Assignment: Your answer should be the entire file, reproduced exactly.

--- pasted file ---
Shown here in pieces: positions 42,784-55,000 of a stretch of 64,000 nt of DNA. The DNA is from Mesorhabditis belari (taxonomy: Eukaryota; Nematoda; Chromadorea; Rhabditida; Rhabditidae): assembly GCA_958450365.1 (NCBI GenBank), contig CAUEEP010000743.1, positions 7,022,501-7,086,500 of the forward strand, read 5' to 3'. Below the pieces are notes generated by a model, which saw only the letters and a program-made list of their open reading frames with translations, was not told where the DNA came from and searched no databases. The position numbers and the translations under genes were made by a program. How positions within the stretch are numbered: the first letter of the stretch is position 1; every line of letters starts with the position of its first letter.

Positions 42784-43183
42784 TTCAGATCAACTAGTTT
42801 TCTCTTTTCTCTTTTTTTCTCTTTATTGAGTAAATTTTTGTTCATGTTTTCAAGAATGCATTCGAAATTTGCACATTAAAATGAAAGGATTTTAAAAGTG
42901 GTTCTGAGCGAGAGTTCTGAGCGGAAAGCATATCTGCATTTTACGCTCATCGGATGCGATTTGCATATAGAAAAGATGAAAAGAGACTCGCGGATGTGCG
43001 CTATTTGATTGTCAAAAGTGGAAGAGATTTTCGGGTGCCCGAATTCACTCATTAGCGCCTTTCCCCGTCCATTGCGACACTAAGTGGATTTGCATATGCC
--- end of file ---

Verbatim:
Shown here in pieces: positions 42,784-55,000 of a stretch of 64,000 nt of DNA. The DNA is from Mesorhabditis belari (taxonomy: Eukaryota; Nematoda; Chromadorea; Rhabditida; Rhabditidae): assembly GCA_958450365.1 (NCBI GenBank), contig CAUEEP010000743.1, positions 7,022,501-7,086,500 of the forward strand, read 5' to 3'. Below the pieces are notes generated by a model, which saw only the letters and a program-made list of their open reading frames with translations, was not told where the DNA came from and searched no databases. The position numbers and the translations under genes were made by a program. How positions within the stretch are numbered: the first letter of the stretch is position 1; every line of letters starts with the position of its first letter.

Positions 42784-43183
42784 TTCAGATCAACTAGTTT
42801 TCTCTTTTCTCTTTTTTTCTCTTTATTGAGTAAATTTTTGTTCATGTTTTCAAGAATGCATTCGAAATTTGCACATTAAAATGAAAGGATTTTAAAAGTG
42901 GTTCTGAGCGAGAGTTCTGAGCGGAAAGCATATCTGCATTTTACGCTCATCGGATGCGATTTGCATATAGAAAAGATGAAAAGAGACTCGCGGATGTGCG
43001 CTATTTGATTGTCAAAAGTGGAAGAGATTTTCGGGTGCCCGAATTCACTCATTAGCGCCTTTCCCCGTCCATTGCGACACTAAGTGGATTTGCATATGCC